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Venus With The Two Loves (eros And Anteros), Pietro Liberi (1605 - 1687)
Venus With The Two Loves (eros And Anteros), Pietro Liberi (1605 - 1687) - Paintings & Drawings Style Louis XIII Venus With The Two Loves (eros And Anteros), Pietro Liberi (1605 - 1687) - Venus With The Two Loves (eros And Anteros), Pietro Liberi (1605 - 1687) - Louis XIII Antiquités - Venus With The Two Loves (eros And Anteros), Pietro Liberi (1605 - 1687)
Ref : 112642
24 000 €
Period :
17th century
Provenance :
Italy
Medium :
Oil on canvas
Dimensions :
l. 64.96 inch X H. 52.36 inch
Paintings & Drawings  - Venus With The Two Loves (eros And Anteros), Pietro Liberi (1605 - 1687) 17th century - Venus With The Two Loves (eros And Anteros), Pietro Liberi (1605 - 1687) Louis XIII - Venus With The Two Loves (eros And Anteros), Pietro Liberi (1605 - 1687) Antiquités - Venus With The Two Loves (eros And Anteros), Pietro Liberi (1605 - 1687)
Antichità Castelbarco

Old master paintings


+393332679466
Venus With The Two Loves (eros And Anteros), Pietro Liberi (1605 - 1687)

PIETRO LIBERI (Padua 1605 - Venice 1687)
Venus with the Two Loves (Eros and Anteros)  (LINK) 

Oil on canvas
133 x 165/ 110 x 142 cm

Critical apparatus: Expertise by Emilio Negro

Provenance:
Langenstein Castle (Halberstadt, Saxony)*
Koller Auctions 27 March 2015, lot 3037 (as Marco Liberi), CHF 30,000/50,000 - see photo

*The canvas came from Germany, specifically from Langenstein Castle (Halberstadt, Saxony) where it was part of the rich art collection of paintings acquired by Maria Antonia Pessina de Branconi (1746-1793), mistress of Crown Prince Charles William Ferdinand of Brunswick. After 1945, when the Soviets occupied the castle, it passed into the state collection of the Kunstmuseum Moritzburg Halle (inv. NO. 1085, from 1958), and was later returned to the family's heirs.

Description:

The fascinating subject of our canvas, probably intended to adorn the alcove of an aristocratic residence, depicts the goddess of beauty, Venus, accompanied by her two young sons, Eros better known as Cupid, and the younger Anteros, both Greek gods of Love.

According to the myth, Venus, distressed to see that her son Cupid always remained a child, listened to the advice of the wise Prometheus, according to whom the god of love would never grow up until he knew the love of a brother. Aphrodite thus gave birth to Anteros and from that moment on, the two brothers grew up together.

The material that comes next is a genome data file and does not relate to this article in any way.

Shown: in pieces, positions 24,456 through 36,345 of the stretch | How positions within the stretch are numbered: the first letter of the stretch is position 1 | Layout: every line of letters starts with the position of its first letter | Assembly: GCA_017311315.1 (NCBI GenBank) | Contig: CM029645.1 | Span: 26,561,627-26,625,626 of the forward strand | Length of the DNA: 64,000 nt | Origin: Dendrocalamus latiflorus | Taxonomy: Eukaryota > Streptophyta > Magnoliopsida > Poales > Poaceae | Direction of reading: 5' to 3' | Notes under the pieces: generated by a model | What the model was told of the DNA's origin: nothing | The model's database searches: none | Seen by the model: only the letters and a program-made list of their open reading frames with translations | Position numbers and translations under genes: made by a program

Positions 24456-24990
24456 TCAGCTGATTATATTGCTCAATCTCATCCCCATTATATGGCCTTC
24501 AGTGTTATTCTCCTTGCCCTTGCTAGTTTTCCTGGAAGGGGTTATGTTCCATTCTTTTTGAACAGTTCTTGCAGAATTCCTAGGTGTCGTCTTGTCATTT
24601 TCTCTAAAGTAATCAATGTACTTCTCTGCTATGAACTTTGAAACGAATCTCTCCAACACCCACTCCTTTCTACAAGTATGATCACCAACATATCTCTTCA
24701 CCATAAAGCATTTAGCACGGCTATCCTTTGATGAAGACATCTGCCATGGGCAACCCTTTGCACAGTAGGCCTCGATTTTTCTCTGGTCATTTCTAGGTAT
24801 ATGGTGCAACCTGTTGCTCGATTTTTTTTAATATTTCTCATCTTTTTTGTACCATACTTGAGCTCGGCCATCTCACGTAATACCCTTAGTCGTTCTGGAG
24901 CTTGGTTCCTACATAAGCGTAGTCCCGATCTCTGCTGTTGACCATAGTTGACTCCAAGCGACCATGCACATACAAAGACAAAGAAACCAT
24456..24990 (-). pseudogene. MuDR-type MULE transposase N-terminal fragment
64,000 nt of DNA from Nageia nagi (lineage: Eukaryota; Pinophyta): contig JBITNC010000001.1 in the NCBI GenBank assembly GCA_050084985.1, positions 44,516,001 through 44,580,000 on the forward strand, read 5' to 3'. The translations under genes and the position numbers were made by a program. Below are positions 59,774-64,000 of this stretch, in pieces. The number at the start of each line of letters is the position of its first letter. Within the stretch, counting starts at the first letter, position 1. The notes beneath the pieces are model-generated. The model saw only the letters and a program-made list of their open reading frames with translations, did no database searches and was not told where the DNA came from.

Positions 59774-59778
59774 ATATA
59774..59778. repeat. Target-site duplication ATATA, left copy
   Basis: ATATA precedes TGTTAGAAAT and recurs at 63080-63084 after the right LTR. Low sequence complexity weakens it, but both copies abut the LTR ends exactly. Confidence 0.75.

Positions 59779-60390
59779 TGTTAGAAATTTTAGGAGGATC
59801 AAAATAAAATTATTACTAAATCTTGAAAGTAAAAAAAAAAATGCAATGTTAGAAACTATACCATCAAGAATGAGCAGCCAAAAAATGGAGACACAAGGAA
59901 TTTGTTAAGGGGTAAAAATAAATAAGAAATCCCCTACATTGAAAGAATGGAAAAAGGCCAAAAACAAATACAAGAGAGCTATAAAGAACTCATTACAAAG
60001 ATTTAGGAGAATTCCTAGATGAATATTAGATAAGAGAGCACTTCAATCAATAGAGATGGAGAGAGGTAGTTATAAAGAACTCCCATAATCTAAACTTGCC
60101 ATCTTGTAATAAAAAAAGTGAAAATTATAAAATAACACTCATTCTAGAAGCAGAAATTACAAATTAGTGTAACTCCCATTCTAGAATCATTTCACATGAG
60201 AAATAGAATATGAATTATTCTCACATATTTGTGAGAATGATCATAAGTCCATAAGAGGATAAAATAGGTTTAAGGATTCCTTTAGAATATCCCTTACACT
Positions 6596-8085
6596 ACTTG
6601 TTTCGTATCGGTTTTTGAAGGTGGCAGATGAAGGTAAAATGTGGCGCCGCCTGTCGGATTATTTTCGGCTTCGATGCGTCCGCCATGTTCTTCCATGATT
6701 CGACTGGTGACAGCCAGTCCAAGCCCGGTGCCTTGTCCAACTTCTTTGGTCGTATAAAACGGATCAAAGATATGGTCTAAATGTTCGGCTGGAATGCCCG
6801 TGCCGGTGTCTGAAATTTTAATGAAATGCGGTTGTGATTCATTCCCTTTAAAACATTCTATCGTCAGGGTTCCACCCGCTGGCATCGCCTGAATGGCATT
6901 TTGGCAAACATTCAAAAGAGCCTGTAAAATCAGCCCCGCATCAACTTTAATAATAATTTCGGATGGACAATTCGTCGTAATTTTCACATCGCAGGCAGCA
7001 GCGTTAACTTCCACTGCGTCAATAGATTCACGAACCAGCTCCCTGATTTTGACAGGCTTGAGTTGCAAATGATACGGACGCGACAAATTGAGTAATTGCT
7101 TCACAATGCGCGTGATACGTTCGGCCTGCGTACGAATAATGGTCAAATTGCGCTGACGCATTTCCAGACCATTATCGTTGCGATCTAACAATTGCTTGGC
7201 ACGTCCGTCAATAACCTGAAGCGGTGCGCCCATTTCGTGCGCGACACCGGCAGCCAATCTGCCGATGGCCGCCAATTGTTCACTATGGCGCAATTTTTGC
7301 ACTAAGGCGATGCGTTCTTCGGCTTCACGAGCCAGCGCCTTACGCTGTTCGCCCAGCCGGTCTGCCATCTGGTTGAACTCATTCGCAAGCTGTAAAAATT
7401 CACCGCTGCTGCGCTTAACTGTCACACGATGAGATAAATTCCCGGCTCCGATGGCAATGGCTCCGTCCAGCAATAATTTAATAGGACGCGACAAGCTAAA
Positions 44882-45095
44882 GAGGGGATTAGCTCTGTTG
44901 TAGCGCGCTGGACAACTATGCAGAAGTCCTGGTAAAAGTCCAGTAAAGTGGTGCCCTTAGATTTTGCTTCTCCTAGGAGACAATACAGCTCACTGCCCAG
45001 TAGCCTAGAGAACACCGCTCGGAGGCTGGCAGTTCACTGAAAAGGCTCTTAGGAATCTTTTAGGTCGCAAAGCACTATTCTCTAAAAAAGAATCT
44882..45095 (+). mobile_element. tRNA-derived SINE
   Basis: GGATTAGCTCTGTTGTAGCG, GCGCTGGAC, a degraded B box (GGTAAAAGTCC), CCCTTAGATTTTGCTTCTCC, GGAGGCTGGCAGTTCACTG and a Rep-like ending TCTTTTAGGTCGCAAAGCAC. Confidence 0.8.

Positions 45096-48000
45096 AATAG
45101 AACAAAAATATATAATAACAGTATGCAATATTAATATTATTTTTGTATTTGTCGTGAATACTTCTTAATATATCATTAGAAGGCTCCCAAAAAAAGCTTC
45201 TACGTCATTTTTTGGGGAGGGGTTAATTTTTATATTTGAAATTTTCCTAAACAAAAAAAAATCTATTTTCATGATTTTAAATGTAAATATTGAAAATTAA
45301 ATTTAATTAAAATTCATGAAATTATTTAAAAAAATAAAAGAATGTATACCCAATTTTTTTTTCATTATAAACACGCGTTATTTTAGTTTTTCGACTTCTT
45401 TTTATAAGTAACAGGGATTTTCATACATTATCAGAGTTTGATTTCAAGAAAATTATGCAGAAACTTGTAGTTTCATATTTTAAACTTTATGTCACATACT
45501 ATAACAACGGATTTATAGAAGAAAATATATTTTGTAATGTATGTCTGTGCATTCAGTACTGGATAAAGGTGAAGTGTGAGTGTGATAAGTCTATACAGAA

Eros, who represents physical and passionate love, can therefore only enjoy adulthood when he is close to Anteros, who represents requited love; without him, therefore, he physically becomes a child again. Cupid retains the task of shooting his arrows to ignite passion and drive towards the pursuit of beauty, Anteros to protect the love that has been reciprocated.

The canvas can also be seen as a splendid allegory of Love in its most complete form, which needs to be corresponded in order to exist and grow.

Having examined and duly examined the iconography, we now move on to an attributive analysis, linking its authorship to the hand of the Paduan painter Pietro Liberi, a brilliant man of the world and a painter of great talent, a disciple of Padovanino, as well as the father of another important painter and epigone, Marco Liberi (to whose hand the canvas was previously erroneously referred).

Undoubtedly one of the most talented artists active at the height of the 17th century, in the course of his life as an adventurous traveller - he was in Constantinople at the age of sixteen, was then taken prisoner on the island of Mytilene, chained and transferred to Tunis, from where he managed to escape to Sicily - he produced important fresco cycles as well as altarpieces and numerous easel paintings of a profane nature; The latter compositions are particularly similar to the one in question and highly sought after and appreciated by contemporary collectors for their elegantly sensual and erotic subject matter.

His painting training was shaped by the study of the old masters that Pietro Liberi studied during his travels between Rome, Florence, Bologna and Venice, where he moved permanently in 1643 and where he obtained highly prestigious positions.

All this can be seen in his painting, which, at the height of the 17th century, recovers the grandiose and monumental forms of Roman and Tuscan Mannerism. The fusion of the Venetian and central Italian manner achieves a seductive union in this work: if the complexion of the discreet woman in the foreground, her explicit sensuality, recalls masterpieces from Titian to Veronese, the pose of the reclining body seems to echo Michelangelo's ideas.

In the not inconsiderable panorama of perturbing female nudity offered by Liberi, the Venus we present here can certainly be included among the most successful and sensual: the delicate complexion of the goddess of Love is impressive for its freshness and naturalism.

Delevery information :

We take care of and organise the transport of the purchased works, both for Italy and abroad, through professional and insured carriers.

We take great care We personally take care of the packaging, to which we devote a great deal of care: each work is carefully packed, first with arti- cle material, then with a custom-made wooden box.

Should you have the desire to see this or other works in person, we would be happy to welcome you to our gallery in Riva del Garda, Viale Giuseppe Canella 18, we are always open by appointment only.

Antichità Castelbarco

CATALOGUE

17th Century Oil Painting Louis XIII